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Toxic Alert in Russia

by Richard F. Staarvia Hoover Digest
Friday, January 30, 1998

The United States is about to pour money into Russian toxic weapons labs. The intention? Converting the labs to peacetime purposes. At least that's the American intention. The Russians may have other ideas. By Hoover fellow Richard Staar.

Vasili Azhaev's Far from Moscow

The Soviet Lit Biz

by Arnold Beichmanvia Hoover Digest
Friday, January 30, 1998

Hoover fellow Arnold Beichman examines one of the darker corners of Soviet history, describing how the Communists "annexed the written word--fiction, nonfiction, plays, essays, short stories, everything--to the party apparat."

WW II recruiting poster calls for the good of the motherland

You Are Strong, You Are Weak, Mother Russia

by Robert Conquestvia Hoover Digest
Friday, January 30, 1998

When the Soviet Union collapsed, Poland, the Czech Republic, and Hungary made quick transitions to democracy and free markets. Yet Russia itself failed to do so. Why? Hoover fellow Robert Conquest explains, drawing on eight centuries of Russian history and his own lifetime of study.

Margaret Thatcher

No Regrets

by Margaret Thatchervia Hoover Digest
Thursday, October 30, 1997

Hoover honorary fellow Margaret Thatcher wonders whether she did the right thing when she signed the 1984 Sino-British Joint Declaration, under the terms of which Hong Kong reverted to Chinese rule. She doesn't wonder long.

When Business Don't Get No Respect

by Tibor R. Machanvia Hoover Digest
Thursday, October 30, 1997

Now that communism has fallen, why hasn't Eastern Europe embraced capitalism more wholeheartedly? Hoover fellow Tibor R. Machan explains.

The Bear Sharpens Its Claws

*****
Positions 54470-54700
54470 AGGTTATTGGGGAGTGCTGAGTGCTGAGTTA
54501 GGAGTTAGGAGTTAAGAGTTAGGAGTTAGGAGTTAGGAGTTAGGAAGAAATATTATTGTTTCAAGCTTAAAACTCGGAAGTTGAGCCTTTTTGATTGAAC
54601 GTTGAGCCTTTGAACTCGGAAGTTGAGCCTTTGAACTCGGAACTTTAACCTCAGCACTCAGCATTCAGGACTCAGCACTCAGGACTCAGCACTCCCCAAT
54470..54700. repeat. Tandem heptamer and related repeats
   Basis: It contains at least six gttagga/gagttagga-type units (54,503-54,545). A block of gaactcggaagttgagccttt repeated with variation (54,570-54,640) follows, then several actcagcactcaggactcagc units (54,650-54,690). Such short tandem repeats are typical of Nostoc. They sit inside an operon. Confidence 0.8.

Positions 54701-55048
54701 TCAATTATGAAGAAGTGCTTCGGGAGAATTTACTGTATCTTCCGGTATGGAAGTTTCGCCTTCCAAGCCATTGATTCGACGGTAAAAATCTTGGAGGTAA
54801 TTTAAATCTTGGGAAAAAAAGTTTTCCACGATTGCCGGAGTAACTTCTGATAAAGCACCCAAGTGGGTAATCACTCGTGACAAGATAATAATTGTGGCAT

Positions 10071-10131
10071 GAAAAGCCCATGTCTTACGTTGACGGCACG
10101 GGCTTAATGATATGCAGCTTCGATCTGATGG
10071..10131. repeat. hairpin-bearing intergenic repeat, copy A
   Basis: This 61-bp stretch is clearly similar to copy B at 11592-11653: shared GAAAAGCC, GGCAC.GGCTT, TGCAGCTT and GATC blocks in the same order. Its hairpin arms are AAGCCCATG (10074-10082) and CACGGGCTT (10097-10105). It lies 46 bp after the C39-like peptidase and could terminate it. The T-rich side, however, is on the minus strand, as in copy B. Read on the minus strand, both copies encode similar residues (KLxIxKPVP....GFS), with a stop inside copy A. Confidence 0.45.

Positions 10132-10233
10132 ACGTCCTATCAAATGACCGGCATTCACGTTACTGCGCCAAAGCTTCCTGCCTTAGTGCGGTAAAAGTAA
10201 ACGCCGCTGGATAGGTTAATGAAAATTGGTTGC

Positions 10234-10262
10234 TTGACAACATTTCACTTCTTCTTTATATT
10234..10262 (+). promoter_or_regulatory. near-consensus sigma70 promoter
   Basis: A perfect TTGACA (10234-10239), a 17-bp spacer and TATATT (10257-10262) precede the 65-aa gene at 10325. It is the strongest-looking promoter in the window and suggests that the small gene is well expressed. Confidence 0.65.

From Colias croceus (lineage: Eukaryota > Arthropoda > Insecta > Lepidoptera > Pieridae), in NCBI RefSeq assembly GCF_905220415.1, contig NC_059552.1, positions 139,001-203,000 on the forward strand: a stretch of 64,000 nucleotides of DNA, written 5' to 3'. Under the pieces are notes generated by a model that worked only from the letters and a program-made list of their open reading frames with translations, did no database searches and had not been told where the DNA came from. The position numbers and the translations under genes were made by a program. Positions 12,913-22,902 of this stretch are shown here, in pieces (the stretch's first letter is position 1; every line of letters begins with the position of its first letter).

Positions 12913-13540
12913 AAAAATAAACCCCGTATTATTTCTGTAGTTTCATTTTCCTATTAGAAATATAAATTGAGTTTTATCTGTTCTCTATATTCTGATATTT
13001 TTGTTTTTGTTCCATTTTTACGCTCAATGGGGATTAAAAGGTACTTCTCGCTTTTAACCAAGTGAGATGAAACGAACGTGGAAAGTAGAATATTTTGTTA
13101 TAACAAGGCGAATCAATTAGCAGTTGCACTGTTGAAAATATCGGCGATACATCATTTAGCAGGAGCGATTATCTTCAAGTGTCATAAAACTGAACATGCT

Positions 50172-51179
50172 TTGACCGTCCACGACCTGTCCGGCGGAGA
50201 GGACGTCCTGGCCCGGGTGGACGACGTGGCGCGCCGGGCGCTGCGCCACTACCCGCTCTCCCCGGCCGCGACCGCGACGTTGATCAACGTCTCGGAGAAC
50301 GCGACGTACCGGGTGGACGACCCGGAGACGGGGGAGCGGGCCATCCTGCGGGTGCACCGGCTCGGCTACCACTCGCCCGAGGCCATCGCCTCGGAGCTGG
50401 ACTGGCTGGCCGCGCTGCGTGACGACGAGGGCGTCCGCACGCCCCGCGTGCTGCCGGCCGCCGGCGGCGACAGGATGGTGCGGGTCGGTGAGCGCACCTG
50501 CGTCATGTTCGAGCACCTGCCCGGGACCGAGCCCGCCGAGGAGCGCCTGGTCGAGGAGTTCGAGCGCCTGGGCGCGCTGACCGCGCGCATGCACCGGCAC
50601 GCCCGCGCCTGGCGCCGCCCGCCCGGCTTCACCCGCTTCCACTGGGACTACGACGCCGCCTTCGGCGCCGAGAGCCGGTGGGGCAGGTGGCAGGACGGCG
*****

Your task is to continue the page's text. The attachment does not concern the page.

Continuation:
by Richard F. Staarvia Hoover Digest
Thursday, October 30, 1997

As a proportion of Russia's overall budget, defense has been shrinking steadily in recent years. Or has it? Hoover fellow Richard F. Staar argues that Russia has actually more than doubled its spending on one aspect of defense, research and development.

Job Woes in Europe? Don't Blame High Tech

by Gary S. Beckervia Hoover Digest
Thursday, October 30, 1997

In the face of high, chronic unemployment, European politicians are blaming high technology for stealing jobs. Nobel Prize–winner and Hoover fellow Gary S. Becker argues that, instead, they should blame the big governments they built.

Communist Party  election poster

The Election of ´96

by Michael McFaulvia Hoover Digest
Thursday, October 30, 1997

The good news about last year's presidential election in Russia is that communism was defeated forever. The bad news is what won. Hoover fellow Michael A. McFaul examines the present state of Russian democracy.

The Marshall Plan

by Peter J. Duignan, Lewis H. Gannvia Hoover Digest
Thursday, October 30, 1997

An essay by Hoover fellows Peter Duignan and the late Lewis H. Gann on the fiftieth anniversary of "the greatest voluntary transfer of resources from one country to another."


Reflections on Europe

via Hoover Institution Press
Tuesday, September 30, 1997

These reflections on interrelated issues of concern to Europe and America by five distinguished authors from England, France, Germany, and the United States address complex questions in a post—cold war world.